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August 1963

Bedside Diagnosis.

Arch Intern Med. 1963;112(2):304. doi:10.1001/archinte.1963.03860020202047

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Listing the most common presenting complaints and the diagnostic possibilities for each can easily inflict a literary lethargy on even the most avid reader. The author of Bedside Diagnosis has resisted this pitfall, however, by relating his subjects with aphorisms, philosophy, and an informal style.

After considering the differential diagnosis of pain in various regions of the body, the book deals with causes for frequently encountered symptoms. Discussion is proportionate to the incidence and relative importance of specific diseases and is limited to that which is essential.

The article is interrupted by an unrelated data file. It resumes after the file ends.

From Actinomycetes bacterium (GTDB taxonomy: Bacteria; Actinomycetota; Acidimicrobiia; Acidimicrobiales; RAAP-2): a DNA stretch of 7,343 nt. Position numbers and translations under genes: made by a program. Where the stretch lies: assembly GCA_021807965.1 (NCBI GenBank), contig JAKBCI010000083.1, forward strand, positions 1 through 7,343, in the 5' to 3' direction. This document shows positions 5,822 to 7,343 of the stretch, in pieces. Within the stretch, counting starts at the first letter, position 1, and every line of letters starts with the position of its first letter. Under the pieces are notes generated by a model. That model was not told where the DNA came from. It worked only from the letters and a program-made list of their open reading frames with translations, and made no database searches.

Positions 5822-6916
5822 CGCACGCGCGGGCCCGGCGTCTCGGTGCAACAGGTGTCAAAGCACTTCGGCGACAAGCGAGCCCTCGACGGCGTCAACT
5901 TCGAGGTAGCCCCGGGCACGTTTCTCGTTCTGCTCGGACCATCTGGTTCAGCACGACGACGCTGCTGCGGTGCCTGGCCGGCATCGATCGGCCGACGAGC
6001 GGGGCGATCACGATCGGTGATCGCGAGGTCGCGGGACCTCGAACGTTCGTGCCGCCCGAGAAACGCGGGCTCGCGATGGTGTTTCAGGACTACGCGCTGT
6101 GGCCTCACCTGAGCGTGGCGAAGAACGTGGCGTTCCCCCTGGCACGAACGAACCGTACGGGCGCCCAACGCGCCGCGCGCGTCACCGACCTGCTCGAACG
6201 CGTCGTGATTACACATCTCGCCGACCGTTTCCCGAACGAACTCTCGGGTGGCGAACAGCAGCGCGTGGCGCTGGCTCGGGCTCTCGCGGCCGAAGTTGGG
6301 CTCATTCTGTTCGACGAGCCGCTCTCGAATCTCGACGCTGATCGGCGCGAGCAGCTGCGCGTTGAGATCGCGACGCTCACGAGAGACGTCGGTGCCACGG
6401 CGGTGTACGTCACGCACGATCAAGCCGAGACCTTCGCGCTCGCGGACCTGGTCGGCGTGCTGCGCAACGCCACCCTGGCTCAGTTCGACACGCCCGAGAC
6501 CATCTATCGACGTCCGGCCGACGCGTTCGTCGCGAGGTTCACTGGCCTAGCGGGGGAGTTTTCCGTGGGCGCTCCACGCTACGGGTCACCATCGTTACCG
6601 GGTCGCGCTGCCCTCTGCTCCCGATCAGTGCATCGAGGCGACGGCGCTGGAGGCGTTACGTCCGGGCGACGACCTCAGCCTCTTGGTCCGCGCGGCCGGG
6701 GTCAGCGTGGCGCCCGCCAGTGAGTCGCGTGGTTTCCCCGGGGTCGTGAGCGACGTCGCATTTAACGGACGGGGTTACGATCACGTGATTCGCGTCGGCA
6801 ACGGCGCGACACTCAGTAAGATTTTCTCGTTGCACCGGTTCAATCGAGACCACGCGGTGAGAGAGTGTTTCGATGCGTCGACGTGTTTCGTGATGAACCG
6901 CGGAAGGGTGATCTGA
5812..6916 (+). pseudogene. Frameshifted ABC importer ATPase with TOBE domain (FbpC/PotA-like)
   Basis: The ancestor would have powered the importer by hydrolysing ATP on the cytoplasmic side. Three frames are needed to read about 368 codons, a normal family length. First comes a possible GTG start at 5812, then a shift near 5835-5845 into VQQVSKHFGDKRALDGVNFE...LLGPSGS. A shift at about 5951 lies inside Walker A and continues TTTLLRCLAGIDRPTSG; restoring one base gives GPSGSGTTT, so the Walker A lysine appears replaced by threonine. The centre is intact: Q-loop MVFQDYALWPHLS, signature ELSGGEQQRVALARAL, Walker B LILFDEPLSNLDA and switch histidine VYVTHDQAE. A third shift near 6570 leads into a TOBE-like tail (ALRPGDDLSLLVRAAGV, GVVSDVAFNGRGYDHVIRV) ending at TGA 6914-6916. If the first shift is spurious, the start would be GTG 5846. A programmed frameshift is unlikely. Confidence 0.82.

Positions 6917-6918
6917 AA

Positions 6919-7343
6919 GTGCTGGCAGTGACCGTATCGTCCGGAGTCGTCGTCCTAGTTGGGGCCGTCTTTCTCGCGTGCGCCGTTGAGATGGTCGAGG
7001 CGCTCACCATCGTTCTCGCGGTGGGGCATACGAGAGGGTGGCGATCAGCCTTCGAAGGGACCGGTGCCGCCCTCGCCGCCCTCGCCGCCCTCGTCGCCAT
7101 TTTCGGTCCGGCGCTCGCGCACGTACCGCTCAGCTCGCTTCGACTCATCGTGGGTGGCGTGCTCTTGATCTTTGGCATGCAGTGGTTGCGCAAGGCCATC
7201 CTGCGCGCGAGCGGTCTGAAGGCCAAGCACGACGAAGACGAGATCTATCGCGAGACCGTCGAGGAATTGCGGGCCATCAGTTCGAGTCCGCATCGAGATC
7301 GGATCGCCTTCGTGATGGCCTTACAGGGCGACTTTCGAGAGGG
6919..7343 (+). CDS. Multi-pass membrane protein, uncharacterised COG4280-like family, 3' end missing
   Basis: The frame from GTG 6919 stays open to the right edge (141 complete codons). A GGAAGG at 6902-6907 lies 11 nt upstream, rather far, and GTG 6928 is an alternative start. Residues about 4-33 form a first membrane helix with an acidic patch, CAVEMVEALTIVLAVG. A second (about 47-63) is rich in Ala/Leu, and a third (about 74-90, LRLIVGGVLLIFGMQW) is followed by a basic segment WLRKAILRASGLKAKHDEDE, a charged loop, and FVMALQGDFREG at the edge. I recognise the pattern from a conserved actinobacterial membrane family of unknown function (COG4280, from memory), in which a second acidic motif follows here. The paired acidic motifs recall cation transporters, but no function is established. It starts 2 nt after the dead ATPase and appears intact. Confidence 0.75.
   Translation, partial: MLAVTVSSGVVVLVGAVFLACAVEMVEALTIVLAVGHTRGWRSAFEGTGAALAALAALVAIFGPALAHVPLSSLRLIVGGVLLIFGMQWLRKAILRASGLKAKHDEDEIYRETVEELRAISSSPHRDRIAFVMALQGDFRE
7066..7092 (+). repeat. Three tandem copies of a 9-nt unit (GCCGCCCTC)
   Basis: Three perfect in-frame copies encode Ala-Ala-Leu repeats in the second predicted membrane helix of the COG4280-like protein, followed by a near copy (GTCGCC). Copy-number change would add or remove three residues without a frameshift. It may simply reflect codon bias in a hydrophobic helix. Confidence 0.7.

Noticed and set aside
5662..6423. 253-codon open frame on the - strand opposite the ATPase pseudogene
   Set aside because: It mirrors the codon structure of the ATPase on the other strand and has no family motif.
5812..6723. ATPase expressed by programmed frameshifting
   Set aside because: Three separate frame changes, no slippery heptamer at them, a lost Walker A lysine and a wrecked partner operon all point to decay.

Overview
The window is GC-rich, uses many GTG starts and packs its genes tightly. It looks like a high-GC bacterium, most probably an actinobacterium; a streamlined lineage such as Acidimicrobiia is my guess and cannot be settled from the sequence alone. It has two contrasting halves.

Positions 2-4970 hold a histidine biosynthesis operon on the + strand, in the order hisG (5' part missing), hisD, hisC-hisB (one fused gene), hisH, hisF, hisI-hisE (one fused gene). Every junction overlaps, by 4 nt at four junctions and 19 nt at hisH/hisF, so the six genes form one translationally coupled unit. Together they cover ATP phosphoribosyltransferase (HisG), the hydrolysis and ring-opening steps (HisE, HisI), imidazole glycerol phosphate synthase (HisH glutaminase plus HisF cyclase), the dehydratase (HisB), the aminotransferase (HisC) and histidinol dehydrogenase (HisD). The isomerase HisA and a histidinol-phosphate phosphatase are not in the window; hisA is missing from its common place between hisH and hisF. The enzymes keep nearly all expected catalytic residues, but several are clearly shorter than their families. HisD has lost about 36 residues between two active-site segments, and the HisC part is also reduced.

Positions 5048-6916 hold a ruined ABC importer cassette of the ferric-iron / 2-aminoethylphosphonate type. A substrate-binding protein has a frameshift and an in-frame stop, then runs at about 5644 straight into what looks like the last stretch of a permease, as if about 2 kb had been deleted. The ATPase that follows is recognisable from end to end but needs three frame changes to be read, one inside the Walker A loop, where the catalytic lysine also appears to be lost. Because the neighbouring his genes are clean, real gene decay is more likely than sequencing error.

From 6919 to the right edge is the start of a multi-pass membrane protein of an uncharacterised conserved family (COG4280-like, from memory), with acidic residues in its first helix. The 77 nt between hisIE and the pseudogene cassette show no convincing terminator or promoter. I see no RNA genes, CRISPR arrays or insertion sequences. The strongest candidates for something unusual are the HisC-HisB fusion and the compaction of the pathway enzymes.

Indeed, organization and outline are so efficient that personal opinions in the text appear incongruous. For example: "The blood pressure should be taken and recorded occasionally, but only as part of a general overhaul," or "The importance of a soiled tongue and an unpleasant breath cannot be overemphasized" (in acute appendicitis). But, by and large, this diagnostic refresher is factual and pleasantly stimulating.

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